Marc de Boer
A complex set of challengesoffshore West Africa has defied drilling efforts for more than 40 years. Multiple attempts in the area's high pressure/high temperature and regressive pressure regimes using conventional methods have been unable to construct a wellbore to total depth.
The solution came with an unusual scope of managed pressure drilling (MPD) operations and closed loop well construction techniques. Conducted successfully in both the 12¼-in. and 8½-in. sections, the MPD and closed loop drilling involved rarely used operations including statically underbalanced coring, closed loop wireline logging, statically underbalanced liner running, and statically underbalanced liner cementing.
|The Microflux control system manifold features a Coriolis mass flow meter that delivers accurate flow monitoring to enable rapid identification of losses and gains.|
Reaching the Isongo
The primary objective of the gas well in the Etinde field was to reach the top middle Isongo reservoir sand at approximately 10,335 ft (3,150 m) measured depth (MD). Doing so required drilling within a very narrow window between pore pressure and fracture gradient.
In prior experience dating to the 1970s, drilling had been severely challenged due to loss of pressure during drilling pipe connections. This, in turn, set in motion well-threatening kick/loss cycles, and major variations in the pressure gradient at different depths.
MPD overcame these conditions by using a lower mud weight and managing downhole pressure with the combined effects of equivalent circulating density (ECD) and surface backpressure (SBP). This was achieved using a rotating control device (RCD), an MPD manifold, and other associated equipment to create a closed loop circulation system. The closed loop system enabled greater control of the wellbore pressure using an automatic choke and algorithm-based well parameters that make up Weatherford's Microflux control system. A Coriolis mass flow meter provided accurate flow monitoring to enable the rapid identification of losses and gains within the closed loop system.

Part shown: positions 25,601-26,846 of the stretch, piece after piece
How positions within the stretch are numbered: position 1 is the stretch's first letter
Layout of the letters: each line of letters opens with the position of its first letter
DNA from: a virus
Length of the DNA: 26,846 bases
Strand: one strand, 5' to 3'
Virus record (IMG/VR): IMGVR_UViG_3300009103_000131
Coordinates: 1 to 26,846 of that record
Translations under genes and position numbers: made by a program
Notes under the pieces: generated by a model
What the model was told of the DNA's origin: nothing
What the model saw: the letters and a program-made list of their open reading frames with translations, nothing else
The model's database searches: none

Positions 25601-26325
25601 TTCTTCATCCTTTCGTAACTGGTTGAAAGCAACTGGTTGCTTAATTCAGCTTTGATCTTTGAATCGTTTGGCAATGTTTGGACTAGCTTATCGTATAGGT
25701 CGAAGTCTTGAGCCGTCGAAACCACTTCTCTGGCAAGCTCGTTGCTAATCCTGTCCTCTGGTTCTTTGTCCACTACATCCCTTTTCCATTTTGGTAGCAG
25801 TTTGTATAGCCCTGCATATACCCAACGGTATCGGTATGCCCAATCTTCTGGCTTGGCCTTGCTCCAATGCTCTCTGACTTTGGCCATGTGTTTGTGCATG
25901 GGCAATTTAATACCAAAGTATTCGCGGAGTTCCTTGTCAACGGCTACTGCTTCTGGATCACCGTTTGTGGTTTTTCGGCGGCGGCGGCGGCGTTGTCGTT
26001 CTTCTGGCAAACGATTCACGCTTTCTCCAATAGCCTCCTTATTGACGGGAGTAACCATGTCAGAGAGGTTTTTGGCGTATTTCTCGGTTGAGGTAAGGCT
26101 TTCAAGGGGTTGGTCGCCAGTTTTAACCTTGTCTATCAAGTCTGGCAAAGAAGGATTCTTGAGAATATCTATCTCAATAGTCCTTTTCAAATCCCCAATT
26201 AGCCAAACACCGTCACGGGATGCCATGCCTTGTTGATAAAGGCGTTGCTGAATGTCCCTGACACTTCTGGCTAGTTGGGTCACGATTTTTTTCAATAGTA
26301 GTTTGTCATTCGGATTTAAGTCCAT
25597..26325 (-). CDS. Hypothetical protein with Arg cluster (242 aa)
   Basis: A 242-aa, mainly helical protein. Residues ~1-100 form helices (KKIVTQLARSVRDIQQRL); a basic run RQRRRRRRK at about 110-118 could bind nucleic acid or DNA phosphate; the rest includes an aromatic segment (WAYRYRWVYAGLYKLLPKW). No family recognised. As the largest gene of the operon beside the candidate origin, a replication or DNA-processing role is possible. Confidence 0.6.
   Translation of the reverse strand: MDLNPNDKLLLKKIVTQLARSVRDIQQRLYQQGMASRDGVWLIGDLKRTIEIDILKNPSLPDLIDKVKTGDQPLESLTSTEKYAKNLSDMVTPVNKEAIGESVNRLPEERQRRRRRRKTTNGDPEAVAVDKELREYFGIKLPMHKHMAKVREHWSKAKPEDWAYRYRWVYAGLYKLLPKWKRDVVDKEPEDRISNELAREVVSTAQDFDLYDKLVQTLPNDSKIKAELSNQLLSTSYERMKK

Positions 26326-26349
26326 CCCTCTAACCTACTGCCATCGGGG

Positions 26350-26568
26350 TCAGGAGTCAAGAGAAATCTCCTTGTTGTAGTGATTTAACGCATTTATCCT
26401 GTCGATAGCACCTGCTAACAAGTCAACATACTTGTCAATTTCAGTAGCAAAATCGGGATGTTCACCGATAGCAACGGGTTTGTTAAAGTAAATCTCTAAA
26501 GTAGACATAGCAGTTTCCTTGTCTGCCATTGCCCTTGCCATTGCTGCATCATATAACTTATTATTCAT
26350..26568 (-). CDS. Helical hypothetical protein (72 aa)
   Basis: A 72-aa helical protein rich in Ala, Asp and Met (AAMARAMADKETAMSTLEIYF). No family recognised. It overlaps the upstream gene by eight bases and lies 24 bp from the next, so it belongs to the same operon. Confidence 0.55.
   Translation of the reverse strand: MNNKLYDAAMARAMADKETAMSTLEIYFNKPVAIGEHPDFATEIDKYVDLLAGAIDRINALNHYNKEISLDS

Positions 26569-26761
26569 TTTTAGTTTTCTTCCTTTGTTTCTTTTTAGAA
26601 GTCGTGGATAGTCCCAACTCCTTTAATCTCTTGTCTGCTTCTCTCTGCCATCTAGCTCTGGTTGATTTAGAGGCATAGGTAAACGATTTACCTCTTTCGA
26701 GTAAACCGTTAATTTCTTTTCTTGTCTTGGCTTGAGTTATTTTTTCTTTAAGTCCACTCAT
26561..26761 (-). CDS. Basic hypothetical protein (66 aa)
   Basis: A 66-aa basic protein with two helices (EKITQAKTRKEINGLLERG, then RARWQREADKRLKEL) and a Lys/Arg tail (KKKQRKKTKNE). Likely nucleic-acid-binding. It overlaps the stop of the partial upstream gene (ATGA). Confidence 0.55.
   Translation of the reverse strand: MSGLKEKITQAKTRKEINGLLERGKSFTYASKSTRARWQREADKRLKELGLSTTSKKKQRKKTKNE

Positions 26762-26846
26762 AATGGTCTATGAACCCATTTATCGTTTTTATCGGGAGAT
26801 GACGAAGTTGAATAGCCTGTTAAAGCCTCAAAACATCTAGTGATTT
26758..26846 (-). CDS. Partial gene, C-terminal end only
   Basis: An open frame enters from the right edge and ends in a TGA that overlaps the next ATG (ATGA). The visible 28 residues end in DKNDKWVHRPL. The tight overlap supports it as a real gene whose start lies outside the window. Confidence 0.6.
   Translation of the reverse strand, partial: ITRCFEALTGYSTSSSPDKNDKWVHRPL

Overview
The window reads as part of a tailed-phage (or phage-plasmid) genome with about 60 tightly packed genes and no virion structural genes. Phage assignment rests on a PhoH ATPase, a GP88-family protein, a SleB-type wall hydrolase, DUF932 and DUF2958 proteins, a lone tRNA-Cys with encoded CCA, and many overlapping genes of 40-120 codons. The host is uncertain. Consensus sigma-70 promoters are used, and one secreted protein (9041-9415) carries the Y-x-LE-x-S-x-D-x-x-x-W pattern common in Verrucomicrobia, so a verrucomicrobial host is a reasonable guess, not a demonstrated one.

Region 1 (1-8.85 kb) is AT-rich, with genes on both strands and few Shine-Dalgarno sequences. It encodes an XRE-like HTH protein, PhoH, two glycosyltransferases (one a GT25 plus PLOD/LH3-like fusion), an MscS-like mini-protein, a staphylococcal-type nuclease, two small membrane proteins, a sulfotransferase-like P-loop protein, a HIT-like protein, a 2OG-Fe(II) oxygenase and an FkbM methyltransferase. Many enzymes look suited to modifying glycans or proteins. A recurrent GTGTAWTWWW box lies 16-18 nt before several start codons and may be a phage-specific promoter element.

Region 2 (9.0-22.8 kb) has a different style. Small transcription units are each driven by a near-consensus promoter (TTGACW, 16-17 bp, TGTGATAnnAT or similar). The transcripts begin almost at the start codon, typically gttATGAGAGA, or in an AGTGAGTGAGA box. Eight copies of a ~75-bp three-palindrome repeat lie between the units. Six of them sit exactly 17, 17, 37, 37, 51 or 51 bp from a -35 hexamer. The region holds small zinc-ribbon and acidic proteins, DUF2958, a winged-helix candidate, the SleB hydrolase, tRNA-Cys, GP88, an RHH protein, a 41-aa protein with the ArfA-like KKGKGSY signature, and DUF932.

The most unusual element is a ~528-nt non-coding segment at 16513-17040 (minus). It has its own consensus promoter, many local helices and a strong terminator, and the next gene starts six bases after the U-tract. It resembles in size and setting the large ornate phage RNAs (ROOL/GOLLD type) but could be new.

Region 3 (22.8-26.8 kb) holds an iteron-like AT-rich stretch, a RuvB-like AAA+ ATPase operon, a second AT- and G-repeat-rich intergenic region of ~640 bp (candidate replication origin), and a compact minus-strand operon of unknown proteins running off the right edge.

|Easily deployed on the small jackup, the MPD closed loop system included an RCD, manifold, and control system, along with an MGS. (All images courtesyWeatherford)|
The static mud weight of 12.9 to 14.2 ppg in the 12¼-in. section and 14.2 to 15.5 ppg in the 8½-in. section would have been statically underbalanced in conventional drilling. To use the lower weight mud, ECD and/or SBP was required at all times to maintain bottomhole pressure (BHP) within the drilling window above pore pressure and below the fracture gradient. The operating target was to remain at least 100 psi above the pore pressure gradient at all times while drilling and during connections. For tripping operations, a heavy mud cap was planned at a suitable depth to balance the well without SBP to allow removal of the RCD bearing assembly.
The purpose of implementing MPD was to manage the borehole pressure profile to reduce the chance of well control events. Other goals included increasing wellbore stability, mitigating stuck pipe, and precisely determining and managing the drilling window between pore pressure and fracture gradient. Its use on this well had a significant impact on time and cost savings by greatly reducing expected swab surge problems, and enabled non-drilling operations such as coring, closed loop wireline, liner running, and cementing.
Pre-job modeling had indicated that these operations might not be conventionally possible. The rapid speed in which the ECD can be adjusted via minor changes to the Microflux system also saved time that would have otherwise been spent circulating fluids out of the hole and changing the mud density. This capability alone delivered a significant cost savings over previous drilling operations in the region.
The sensitivity of the MPD system enabled rapid identification, decision-making, and reaction to drilling events, which boosted safety and accuracy, and enhanced confidence in decision making. The application of SBP to a statically underbalanced mud was a key strategy in controlling and applying constant bottom hole pressure (CBHP) in the 12¼-in. and 8½-in. sections. SBP was applied during pumps off events when ECD was not affecting the annular pressure, as well as during drilling to compensate for the shortfall required to stay in the drilling window.
In planning a return to the field, the historic drilling problems and downhole uncertainty led the operator to implement the full scale MPD and closed-loop approach to well construction. These problems were amplified by abnormal pressures, high temperatures that made the mud difficult to condition and control, very low kick tolerance, and the need for a rapid response to mud weight (MW) requirements.
The MPD system, including a mud gas separator (MGS), was installed on the small jackup with no modifications. MPD operations began with fingerprinting to identify expected pressure trends, and in-casing tests to confirm and fine-tune system operation. Tests in cased hole were performed prior to drilling each new section to establish limits and procedures.
While not needed to drill the 12¼-in. section, MPD was conducted to provide operational exposure as well as to familiarize and train the rig crew. MPD operations differ from standard drilling operations and crew performance, and communications are important to smooth MPD operations. For instance, it is necessary to gradually ramp down the pump rates when making connections to allow MPD to compensate for the change in ECD.